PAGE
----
The [TestCategory] attribute

One of the lesser-known features added to .NET 4.0 is the TestCategory attribute . Comparable to the Category attribute in NUnit –this allows you to group your tests in functional categories. Using test categories is now the preferred way of running groups of tests, and you no longer need to deal with tests lists (.vsmdi files), which are tedious to maintain and very difficult to merge. You can use these test categories to optimize the build experience when using Team Build 2010. In the Build Definition there is a new option that allows you to include, exclude, combine,… multiple test categories in a build. Read more about it on MSDN .

Daddy, when I grow up I want to be a small basic developer

15 years ago I wrote my first program in Turbo Pascal . Nowadays if you have children and want them to learn programming check out Microsoft Small Basic , which combines a simple (but powerful!) language and a rich set of libraries together with a friendly development environment. The Small Basic language draws its inspiration for an early version of BASIC but it is actually based on the .NET Framework. Like the early variants of BASIC it is based on, Small Basic is imperative and doesn't use or expose beginners to concepts like scopes, types, object orientation, etc. Even though it is based on the .NET Framework, it really is small and consists of just 14 keywords. In fact, there really isn’t a type system. You can create string and numeric constants and assign them to variables. Operations performed on these variables will be interpreted according to the content. All variables are global and are always initialized, so they can be used before they're assigned. It’s ve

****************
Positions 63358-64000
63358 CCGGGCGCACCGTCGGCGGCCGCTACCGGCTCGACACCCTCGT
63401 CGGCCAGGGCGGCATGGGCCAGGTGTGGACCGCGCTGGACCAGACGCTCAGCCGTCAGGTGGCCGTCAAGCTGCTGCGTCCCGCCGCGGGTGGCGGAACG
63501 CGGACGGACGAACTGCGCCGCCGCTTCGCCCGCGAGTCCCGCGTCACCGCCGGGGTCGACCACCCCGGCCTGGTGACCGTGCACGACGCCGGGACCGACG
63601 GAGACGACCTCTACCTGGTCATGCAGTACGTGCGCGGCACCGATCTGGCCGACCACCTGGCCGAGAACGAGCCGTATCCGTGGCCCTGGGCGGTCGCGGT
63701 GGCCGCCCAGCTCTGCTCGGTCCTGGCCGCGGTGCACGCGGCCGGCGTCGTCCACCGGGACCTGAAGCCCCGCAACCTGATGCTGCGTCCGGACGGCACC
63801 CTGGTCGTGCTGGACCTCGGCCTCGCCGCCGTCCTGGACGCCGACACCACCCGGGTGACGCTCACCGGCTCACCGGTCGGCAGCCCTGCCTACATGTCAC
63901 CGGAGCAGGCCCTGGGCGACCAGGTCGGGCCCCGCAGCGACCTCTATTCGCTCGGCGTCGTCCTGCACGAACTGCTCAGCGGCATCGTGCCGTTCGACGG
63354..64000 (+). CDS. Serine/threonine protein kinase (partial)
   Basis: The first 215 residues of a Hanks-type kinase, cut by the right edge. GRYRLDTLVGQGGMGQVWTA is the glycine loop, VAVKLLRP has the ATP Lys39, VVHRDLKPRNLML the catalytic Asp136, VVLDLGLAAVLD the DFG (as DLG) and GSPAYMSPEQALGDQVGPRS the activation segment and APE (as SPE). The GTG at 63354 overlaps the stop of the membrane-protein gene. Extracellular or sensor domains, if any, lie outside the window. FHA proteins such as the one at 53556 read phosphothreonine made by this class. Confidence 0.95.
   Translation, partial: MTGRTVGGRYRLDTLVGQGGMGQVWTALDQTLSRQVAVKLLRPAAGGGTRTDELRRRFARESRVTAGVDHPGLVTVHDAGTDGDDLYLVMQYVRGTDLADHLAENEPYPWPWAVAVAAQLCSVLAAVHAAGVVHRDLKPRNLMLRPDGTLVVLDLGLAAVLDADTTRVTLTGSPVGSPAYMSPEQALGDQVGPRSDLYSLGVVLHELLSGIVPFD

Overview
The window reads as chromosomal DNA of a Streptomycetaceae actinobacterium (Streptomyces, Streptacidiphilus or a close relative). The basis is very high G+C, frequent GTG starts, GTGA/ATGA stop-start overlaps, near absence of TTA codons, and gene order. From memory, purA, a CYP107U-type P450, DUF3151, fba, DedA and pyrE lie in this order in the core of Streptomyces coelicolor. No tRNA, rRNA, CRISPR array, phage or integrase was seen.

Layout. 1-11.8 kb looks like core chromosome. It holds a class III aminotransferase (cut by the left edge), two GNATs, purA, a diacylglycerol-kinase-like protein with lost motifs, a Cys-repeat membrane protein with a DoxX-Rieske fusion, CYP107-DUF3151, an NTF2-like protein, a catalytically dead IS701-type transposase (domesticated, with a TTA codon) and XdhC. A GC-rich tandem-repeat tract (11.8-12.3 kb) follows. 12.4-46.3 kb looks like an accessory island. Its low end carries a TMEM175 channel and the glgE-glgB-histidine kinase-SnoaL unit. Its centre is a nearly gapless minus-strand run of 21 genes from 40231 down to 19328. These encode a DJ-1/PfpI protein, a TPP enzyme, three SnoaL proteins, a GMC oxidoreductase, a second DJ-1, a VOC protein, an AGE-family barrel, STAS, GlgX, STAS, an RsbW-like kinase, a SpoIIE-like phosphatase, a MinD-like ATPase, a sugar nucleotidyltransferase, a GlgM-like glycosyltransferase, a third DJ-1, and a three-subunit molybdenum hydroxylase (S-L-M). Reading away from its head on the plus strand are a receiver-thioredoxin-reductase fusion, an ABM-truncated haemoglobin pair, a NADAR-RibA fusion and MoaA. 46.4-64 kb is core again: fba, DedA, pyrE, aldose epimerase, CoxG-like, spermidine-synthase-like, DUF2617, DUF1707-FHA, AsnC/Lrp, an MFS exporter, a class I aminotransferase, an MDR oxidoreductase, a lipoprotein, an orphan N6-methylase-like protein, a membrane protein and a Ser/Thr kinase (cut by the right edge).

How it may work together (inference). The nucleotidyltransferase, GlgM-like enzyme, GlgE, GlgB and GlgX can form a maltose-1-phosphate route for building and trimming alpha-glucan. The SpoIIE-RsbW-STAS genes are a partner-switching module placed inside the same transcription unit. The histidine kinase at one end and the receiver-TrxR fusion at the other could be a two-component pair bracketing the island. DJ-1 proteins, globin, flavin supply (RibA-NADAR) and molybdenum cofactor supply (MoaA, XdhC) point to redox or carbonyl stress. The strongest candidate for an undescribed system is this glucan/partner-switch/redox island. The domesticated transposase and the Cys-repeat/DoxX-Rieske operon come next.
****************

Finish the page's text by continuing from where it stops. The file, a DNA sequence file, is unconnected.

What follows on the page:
Don’t install Async CTP and ASP.NET MVC 3 RC on the same PC

After returning from TechEd Berlin this Friday, I downloaded and install the recent release of the ASP.NET MVC 3 RC build .  Everything seemed fine, until I tried to debug something inside Visual Studio. I couldn’t do any kind of useful debugging. I found out on Scott Guthrie’s blog that it’s a known issue caused by installing both ASP.NET MVC 3 RC and C#/VB Async CTP. At this moment it isn’t possible to have both the Async CTP and the ASP.NET MVC 3 RC installed on the same machine at the same time.  You instead need to choose one or the other right now – installing both will cause problems. To fix this, go to Add/Remove Programs and uninstall both the ASP.NET MVC 3 RC build (including the VS Tools components for it) and the Async CTP. Once you’ve uninstalled both your machine will be back to a clean state and working fine.  You can then choose to install either the Async CTP or ASP.NET MVC 3 RC and it will work fine. Async CTP Uninstall Instructions The Microsoft Visual Stu

Windows Azure Platform Introductory Special Extended

If you are planning to start with Windows Azure, I have some good news for you. The Windows Azure Platform Introductory Special offer (which includes the SQL Azure Free Trial ) has been extended through March 31, 2011! This promotional offer enables you to try a limited amount of the Windows Azure platform at no charge. This subscription includes each month : Windows Azure 25 hours of a small compute instance 500 MB of storage 10,000 storage transactions Windows Azure AppFabric 100,000 Access Control transactions 2 Service Bus connections SQL Azure 1GB Web Edition database (available for first 3 months only) Data Transfers (per region) 500 MB in 500 MB out You still need to provide your credit card because you are still charged when your usage exceeds these amounts.